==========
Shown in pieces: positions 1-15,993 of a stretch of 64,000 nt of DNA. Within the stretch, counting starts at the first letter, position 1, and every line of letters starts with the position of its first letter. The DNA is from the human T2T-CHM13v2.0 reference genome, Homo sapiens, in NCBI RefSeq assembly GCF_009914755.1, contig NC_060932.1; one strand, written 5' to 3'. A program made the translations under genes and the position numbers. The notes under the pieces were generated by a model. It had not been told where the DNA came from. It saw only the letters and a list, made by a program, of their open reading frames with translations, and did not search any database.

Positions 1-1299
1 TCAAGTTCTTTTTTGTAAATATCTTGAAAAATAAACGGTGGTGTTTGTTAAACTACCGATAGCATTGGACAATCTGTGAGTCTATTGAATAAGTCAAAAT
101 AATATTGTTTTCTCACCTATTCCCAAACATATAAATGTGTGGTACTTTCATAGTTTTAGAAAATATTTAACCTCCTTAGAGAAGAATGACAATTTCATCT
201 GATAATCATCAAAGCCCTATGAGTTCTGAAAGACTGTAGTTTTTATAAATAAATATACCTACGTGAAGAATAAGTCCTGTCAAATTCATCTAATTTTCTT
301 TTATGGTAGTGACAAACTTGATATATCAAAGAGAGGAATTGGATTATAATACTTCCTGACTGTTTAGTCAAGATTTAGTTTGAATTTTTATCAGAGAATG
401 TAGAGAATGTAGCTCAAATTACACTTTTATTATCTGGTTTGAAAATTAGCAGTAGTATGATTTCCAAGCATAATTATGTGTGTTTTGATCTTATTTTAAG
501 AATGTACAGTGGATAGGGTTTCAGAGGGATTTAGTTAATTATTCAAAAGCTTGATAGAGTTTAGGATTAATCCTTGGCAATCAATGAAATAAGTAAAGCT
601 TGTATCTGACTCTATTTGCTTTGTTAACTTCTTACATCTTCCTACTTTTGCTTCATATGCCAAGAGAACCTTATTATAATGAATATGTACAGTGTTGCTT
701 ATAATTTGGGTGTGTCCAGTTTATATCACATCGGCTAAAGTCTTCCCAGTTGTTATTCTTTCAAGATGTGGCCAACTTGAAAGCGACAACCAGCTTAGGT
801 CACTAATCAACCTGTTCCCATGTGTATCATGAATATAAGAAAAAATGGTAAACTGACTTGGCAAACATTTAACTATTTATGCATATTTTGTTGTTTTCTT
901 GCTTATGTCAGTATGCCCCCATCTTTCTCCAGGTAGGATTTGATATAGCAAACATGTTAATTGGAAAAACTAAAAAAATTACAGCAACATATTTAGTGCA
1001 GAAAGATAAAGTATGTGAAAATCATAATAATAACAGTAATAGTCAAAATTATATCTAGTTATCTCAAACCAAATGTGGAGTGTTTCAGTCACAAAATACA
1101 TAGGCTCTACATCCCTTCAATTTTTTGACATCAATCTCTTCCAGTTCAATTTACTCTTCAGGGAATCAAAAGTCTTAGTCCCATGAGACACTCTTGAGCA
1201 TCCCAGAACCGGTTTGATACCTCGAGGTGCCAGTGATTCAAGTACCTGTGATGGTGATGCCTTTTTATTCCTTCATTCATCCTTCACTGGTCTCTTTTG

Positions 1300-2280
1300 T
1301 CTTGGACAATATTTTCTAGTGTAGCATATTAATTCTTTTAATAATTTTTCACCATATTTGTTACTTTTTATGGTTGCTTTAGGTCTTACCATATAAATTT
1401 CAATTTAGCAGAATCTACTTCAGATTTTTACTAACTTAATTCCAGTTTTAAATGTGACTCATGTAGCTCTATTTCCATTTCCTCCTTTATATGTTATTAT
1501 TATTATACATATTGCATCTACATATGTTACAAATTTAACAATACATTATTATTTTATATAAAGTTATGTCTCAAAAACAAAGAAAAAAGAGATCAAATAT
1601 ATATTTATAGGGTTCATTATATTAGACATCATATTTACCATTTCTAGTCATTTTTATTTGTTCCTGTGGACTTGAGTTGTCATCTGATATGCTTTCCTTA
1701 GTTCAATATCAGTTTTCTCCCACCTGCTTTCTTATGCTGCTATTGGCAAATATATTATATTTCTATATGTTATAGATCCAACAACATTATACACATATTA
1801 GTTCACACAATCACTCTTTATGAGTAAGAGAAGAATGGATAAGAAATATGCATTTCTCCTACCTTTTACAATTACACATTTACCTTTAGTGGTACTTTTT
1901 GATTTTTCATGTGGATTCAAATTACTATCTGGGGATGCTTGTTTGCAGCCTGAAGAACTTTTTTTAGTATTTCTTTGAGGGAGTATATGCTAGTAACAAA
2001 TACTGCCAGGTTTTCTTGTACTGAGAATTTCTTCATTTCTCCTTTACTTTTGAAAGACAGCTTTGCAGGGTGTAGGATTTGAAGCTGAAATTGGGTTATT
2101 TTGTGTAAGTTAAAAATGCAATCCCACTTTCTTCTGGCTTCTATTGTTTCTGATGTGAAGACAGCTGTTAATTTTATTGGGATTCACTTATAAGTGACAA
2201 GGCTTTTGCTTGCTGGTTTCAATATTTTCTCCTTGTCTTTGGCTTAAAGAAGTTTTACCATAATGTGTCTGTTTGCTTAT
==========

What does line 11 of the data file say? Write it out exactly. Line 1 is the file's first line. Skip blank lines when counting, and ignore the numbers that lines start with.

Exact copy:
801 CACTAATCAACCTGTTCCCATGTGTATCATGAATATAAGAAAAAATGGTAAACTGACTTGGCAAACATTTAACTATTTATGCATATTTTGTTGTTTTCTT